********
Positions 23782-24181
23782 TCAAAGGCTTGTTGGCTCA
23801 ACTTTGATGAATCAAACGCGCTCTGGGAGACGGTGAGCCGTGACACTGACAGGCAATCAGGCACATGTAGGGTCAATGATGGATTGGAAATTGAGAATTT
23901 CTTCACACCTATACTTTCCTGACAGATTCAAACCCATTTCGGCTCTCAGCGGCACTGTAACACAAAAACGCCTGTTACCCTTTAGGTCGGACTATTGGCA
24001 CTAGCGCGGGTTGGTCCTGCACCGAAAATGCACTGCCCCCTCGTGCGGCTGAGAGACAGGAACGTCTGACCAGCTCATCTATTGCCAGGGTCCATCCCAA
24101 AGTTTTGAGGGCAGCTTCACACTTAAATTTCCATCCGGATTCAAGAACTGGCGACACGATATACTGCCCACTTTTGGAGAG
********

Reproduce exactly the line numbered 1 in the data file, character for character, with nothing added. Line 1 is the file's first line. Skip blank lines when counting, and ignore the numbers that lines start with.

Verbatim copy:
Positions 23782-24181